real. host: next call is from boston, on the democratic line. caller: from the iranian perspective, i would like to remind you that it was the united states that fired the first shot when it launched a virus against a dangerous situation. perhaps you did not think they would respond. if you did not, you should not be in the job you are in. have a nice day. guest: i don't know what the question was. host: let's hear from an independent scholar in ohio. caller: morning, i am fascinated about how many people are against this cyber security act. why would the government have to tell you to lock your front door and closed her windows at night to keep people from breaking in? if you live in a neighborhood where there is a large number of these break-ins, it is common sense that the neighbors would get together and tell each other about the different methods that were being used, not what you have in your house. if you run a business and you don't lock your front gate or your doors are file cabinets, you are an idiot. why the government should even have to tell you that -- if you had the hop
in our studio and played at boston college. i'm talking about this little girl. she sounds-like a star nfl player. she's nine years old and she's a phenom going by the name of sam gordon. sam short for samantha. >> she just took up the sport this year but realizing his daughter's undeniable talent, her dad created a video and post it had on youtube. and now she's an internet sensation. sam and her mom joins us live from salt lake city. good morning, ladies. >> good morning! >> so, sam, i understand that you tried out 172 kids in your district, you beat everybody in speed and agility and now you are the starting qb? >> yeah. >> when you see that video of yourself and everyone trying to tackle you, what are you thinking? as we look at this together, i don't know if you have a monitor there, how do you do this? how do you do it? >> i just basically run as fast as i can and try to dodge the people. >> and you are only 60 pounds. i understand that somebody else on your team is over 100 pounds. what is it like to be the -- are you the only girl on the field? >> yeah. i've gone against teams
headquarters in boston. wendell goler live in chicago where president obama arrived a little while ago. phil keating is in florida with a lot going on down there. let's start with john since romney will be the first to cast his ballot today. >> that will be in massachusetts in an hour and 45 minutes. for the romney campaign, it's all about getting out the vote. when you look at the 11 swing states, he only leads in two. the others are all within the margin of error. he's going to hit the trail again today, going to the vote center in cleveland later on this morning. this afternoon, another in pittsburgh. paul ryan will be in richmond and also join the governor in cleveland. the governor was sitting around in the tarmac yesterday, according to an advisor saying, i don't want to sit in a hotel room all day on election day. let's go out and do what we can to muster every last vote. when you look at the early voting, it's advantage obama right now. governor romney really has to rack up the count on his side of things. yesterday in columbus urging his supporters at a rally to get out there and ge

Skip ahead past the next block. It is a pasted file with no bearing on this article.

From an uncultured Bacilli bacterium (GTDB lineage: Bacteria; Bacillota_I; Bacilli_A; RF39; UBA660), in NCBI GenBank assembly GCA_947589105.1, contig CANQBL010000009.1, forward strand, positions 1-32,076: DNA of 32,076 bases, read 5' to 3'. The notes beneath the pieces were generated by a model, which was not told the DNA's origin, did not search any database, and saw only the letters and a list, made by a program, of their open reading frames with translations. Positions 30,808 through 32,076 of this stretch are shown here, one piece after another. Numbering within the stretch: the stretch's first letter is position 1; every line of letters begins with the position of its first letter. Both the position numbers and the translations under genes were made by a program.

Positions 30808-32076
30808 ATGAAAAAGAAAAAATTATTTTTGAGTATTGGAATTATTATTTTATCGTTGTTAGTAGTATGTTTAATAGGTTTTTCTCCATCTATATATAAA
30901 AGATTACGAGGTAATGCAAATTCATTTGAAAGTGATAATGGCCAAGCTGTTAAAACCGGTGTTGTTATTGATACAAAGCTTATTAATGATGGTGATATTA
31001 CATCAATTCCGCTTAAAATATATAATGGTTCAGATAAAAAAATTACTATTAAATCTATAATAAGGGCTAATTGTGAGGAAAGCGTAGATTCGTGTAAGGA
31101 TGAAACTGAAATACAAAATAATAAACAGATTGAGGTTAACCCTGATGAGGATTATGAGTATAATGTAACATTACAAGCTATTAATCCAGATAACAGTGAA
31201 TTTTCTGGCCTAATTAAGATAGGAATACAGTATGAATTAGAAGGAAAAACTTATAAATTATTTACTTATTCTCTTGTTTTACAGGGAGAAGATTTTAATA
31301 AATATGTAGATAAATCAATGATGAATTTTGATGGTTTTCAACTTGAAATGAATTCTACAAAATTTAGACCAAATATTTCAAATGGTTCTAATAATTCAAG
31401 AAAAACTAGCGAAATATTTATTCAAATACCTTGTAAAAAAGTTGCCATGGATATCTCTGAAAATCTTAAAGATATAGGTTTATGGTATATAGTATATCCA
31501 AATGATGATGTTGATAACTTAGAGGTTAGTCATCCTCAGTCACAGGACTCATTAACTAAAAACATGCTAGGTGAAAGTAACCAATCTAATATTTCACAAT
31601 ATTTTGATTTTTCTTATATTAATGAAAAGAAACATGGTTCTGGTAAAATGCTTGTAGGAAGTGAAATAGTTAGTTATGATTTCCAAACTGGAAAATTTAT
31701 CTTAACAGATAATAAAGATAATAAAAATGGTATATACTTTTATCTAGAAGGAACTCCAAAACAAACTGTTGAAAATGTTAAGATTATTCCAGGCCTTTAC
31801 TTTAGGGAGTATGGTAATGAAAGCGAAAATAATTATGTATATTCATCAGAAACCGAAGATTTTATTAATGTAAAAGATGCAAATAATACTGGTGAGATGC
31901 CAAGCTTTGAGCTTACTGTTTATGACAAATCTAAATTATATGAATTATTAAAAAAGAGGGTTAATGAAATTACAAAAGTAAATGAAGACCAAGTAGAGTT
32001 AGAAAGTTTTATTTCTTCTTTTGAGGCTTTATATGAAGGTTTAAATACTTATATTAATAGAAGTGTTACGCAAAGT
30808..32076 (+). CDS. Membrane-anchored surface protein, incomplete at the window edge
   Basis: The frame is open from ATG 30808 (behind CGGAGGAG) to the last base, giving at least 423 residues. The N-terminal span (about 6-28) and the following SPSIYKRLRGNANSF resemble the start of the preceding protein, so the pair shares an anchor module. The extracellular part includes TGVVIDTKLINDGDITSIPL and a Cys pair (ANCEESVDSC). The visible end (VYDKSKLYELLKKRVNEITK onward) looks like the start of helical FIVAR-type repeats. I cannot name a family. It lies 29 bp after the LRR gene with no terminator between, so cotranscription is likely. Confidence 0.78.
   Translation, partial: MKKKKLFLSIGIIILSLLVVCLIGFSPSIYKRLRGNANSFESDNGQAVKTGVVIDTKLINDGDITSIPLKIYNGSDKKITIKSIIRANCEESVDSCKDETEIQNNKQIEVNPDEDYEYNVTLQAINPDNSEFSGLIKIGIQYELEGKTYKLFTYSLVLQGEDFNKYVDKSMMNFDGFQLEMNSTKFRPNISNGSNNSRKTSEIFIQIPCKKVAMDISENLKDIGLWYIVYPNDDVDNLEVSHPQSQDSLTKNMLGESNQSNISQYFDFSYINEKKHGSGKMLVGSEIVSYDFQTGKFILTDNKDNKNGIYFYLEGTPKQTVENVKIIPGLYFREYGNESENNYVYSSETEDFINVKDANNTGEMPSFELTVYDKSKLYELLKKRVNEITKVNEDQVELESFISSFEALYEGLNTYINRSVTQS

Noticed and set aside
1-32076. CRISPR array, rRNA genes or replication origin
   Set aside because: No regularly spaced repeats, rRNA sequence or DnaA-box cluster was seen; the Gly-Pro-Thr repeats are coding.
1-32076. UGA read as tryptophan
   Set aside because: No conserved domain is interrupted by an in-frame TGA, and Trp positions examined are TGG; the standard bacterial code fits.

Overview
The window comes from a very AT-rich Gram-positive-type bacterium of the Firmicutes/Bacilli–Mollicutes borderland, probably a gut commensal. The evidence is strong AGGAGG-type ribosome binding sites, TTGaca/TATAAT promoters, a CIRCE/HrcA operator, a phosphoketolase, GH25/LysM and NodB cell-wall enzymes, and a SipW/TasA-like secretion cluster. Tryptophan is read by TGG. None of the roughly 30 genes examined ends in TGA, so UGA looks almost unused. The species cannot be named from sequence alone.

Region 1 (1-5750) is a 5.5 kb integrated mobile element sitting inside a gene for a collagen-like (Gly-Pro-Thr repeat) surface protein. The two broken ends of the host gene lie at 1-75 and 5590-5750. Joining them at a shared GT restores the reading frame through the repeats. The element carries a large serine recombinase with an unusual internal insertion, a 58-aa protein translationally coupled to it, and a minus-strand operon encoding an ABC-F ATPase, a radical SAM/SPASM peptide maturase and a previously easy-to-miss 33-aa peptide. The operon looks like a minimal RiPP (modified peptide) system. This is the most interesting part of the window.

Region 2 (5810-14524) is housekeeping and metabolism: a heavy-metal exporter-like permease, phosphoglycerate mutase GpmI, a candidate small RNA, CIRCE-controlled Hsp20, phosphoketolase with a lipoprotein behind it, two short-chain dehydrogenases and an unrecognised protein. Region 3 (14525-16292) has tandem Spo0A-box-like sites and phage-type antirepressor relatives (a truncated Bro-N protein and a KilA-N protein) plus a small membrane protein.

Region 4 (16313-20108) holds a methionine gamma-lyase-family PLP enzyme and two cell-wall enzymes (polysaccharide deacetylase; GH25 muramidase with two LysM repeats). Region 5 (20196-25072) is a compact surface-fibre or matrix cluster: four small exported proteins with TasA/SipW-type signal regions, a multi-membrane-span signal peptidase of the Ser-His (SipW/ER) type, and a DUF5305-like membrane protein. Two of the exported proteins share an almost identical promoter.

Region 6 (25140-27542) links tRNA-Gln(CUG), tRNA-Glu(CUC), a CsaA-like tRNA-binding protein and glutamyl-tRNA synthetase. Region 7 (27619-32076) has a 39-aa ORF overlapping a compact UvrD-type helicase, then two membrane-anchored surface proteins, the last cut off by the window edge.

. >> and briefly, candy, one final question to you. you're just back from boston. you were y thereto romney campaign last night. they went in pretty upbeat. they thought they might have a good chance of winning, didn't they? >> they did. but i have to tell you that there was a certainty about the obama campaign even two weeks out. i talked to a senior strategist who said i'm not, you know, i'm not kidding you here. that's cleaned up version. i'm not kidding you here, candy,ly show you the figures afterwards. we have this. they were certain. there was an optimism in the romney camp. but it wasn't based on the numbers. it was based on the feel of things. and one thing you know when you cover a campaign, the feel of things can be really deceiving. >> numbers are more important than an -- >> if there is a mandate coming out of this, it is that you saw in the exit polls by a two-to-one margin, people believe there should be a path to citizenship for immigrants in this country. and i think if there's any mandate for republicans and democrats coming out of this, it is to get immigration reform don
of college and got a job in my home town of boston at a telephone -- television station. they needed somebody to sweep the floors and i grabbed it right away. i was the lowest form of life and the television station. they were giving the last slice of cake to my cameraman's dog before me. i think that is important in a couple of ways. you get to do everything. when i was doing the low-level job, i was able to observe everything. i was able to watch everything. i think humility is a big part of the news business. we are just reporters. it is another thing that it's anotherin our world as the sr system. anger people have become stars. that is and congress with just regular reporters. -- anchor people have become stars. you might be less than you think you are going to be at some point, that is actually a good thing. but the yourself in terms of being able to learn everything you can around the. i was watchg because they had a radio station. i got to work for them and write to their copy for free in my spare time. my job was enough to pay the rent. my first editorial job, i did not get paid for
Search Results 0 to 22 of about 23 (some duplicates have been removed)